It had been a long time since I’d driven any vehicle when I found out that in two weeks I’d be teaching a canoe class which meant I’d likely be responsible for driving a 15-passenger van. “You’re going to need to practice,” my husband, W, said, holding up his truck keys.
He was right. I didn’t want to have to tell my boss I couldn’t drive. Already she had been so kind to me when I had a panic attack on the river during staff training. Today, sunny with dry pavement, was a perfect opportunity to get my confidence back driving on familiar country roads.
I took my time adjusting the mirrors and the seat. There was no point in delaying further so I put the truck in drive and crept to the end of the driveway. “Good job,” W said encouragingly. The truck felt a whole lot bigger than my former car, the Subaru Outback that I’d given to my dad since we didn’t really need two vehicles. But I managed to avoid taking out our mailbox as I turned onto our road. “Good job,” I told myself.
I took a slow circle around our neighborhood and Wayne kept up a steady commentary, which is usually my job but a welcome distraction. Even my hands felt weird on the steering wheel. Two guys sitting in lawn chairs on the other side of the loop held up their beers when W waved. I wondered if they could tell that I was completely freaking out, but I was driving like a normal person and it wasn’t like I had my chin on top of the steering wheel. No one could see how fast my heart was going.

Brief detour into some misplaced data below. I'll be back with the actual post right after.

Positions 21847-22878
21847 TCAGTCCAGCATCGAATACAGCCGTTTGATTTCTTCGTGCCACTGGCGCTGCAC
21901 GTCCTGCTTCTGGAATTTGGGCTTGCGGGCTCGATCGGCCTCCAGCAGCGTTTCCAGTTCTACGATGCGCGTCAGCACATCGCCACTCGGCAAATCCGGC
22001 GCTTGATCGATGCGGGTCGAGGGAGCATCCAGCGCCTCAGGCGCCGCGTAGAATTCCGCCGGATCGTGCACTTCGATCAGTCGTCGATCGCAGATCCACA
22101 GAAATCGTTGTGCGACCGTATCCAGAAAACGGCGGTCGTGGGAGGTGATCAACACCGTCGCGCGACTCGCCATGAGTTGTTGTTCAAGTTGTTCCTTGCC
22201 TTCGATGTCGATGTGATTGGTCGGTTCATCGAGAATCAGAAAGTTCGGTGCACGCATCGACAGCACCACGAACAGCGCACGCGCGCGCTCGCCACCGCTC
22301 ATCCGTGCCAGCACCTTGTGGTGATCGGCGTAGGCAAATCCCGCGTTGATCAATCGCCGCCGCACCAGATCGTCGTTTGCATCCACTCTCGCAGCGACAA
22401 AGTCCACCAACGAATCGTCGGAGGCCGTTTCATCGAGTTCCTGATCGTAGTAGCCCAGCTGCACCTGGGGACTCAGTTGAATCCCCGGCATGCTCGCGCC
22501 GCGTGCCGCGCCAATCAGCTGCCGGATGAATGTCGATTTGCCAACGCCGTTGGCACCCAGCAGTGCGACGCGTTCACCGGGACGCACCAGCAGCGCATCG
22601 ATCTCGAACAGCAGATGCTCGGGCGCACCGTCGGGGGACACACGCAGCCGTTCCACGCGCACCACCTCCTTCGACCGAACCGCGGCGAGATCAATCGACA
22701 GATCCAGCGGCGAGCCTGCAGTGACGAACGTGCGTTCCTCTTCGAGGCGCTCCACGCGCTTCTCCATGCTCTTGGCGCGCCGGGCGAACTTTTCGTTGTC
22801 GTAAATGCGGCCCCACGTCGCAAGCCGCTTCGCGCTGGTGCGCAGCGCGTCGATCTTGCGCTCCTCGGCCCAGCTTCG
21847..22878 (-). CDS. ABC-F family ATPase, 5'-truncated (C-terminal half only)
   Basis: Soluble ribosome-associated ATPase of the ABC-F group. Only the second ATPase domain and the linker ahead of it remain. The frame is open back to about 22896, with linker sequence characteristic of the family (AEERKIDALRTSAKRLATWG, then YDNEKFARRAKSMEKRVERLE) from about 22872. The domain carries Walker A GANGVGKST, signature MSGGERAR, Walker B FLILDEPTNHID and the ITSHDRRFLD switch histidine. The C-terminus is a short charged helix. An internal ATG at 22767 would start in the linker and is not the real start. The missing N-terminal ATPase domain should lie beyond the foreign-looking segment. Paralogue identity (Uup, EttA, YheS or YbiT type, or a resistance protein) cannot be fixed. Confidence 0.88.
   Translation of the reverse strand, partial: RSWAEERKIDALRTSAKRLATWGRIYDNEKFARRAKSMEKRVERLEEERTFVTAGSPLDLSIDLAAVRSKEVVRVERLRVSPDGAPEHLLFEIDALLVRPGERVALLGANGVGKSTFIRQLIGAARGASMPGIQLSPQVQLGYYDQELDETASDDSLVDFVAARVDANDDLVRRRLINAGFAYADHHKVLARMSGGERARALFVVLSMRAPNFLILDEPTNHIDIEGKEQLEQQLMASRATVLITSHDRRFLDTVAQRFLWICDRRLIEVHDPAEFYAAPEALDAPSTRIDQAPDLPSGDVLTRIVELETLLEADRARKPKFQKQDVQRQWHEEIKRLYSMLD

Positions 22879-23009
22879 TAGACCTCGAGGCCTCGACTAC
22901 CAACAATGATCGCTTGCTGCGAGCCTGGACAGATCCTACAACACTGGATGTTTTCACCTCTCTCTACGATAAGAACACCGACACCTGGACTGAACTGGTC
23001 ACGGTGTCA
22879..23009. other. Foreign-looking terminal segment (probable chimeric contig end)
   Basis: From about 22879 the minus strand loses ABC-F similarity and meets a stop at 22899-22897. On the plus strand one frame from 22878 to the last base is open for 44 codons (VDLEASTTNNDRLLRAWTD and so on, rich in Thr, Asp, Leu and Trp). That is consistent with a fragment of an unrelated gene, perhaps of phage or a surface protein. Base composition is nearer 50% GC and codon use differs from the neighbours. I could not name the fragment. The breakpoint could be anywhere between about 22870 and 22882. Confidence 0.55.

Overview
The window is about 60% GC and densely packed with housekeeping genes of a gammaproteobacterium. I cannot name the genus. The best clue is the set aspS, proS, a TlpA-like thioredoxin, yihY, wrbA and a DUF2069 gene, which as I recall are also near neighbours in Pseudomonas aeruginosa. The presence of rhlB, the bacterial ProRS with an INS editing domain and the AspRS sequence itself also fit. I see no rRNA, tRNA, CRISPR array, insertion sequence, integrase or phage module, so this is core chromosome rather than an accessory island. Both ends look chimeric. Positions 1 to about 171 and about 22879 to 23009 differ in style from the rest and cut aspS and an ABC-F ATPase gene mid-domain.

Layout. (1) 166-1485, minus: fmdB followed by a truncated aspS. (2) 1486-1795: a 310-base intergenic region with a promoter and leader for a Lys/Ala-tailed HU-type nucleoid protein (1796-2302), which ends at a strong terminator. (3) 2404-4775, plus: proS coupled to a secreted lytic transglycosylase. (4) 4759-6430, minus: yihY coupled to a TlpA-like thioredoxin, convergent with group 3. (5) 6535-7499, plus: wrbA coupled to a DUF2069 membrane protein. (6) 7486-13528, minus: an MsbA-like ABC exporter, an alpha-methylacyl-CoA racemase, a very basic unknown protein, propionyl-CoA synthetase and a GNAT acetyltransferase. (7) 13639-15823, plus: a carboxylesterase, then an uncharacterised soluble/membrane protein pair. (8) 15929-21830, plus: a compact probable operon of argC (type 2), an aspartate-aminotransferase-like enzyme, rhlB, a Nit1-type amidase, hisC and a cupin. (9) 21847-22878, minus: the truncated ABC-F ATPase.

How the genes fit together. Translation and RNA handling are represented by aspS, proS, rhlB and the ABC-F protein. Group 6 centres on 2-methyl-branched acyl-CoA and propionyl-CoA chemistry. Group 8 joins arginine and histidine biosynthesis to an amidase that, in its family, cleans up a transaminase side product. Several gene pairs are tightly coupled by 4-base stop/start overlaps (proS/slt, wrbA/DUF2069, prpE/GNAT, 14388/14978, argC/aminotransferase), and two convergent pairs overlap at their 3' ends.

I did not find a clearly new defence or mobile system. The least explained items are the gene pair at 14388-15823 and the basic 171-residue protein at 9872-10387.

At the stop sign I had to tell myself that it was extremely unlikely that I’d suddenly forget which was the gas and which the brake, but then I reviewed in my head, just to be sure. How was it possible that I’d driven for nine years without a panic attack, and without wondering if I’d spontaneously lose my mind and confuse the gas for the brake or pass out at the wheel? Those days seemed impossibly long ago and that person seemed like a different me.
Pulling onto the main road I felt a moment of relief. Here I am, driving, effortlessly making the truck follow the curves of the road and accelerate up to speed. And seconds later the pounding heart, and the woozy, not quite inside my body feeling came over me. I shouldn’t be doing this. I need to get off the road.
I remembered what my therapist said, that it wasn’t going to be easy, that I was going to be scared. I kept going. The feeling didn’t go away, but the intensity dropped to bearable.
“I get to see all kinds of things I never noticed when I’m driving,” W said. It was like we were touring the back roads, driving for pleasure, almost. I drove all the way to the next town, 15 minutes away, not comfortable, but not panicking, either. Driving didn’t seem so foreign anymore, even in W’s truck. It seemed possible that I could get used to this. Maybe someday I’d even be able to get back on a highway A terrifying thought–no, don’t think of that now!
In a big parking lot I turned around and headed back home. Just pointing homeward changed something in me. I knew I was going to make it. I didn’t feel scared. Nervous, yes, but not freaking out. By the time I pulled into our driveway I was positively joyful. I could feel that dumb smile I get when I just paddled through a scary rapid and came out okay. In a way, I guess I’m lucky I can drive for half an hour and it’s like I paddled a class IV rapid.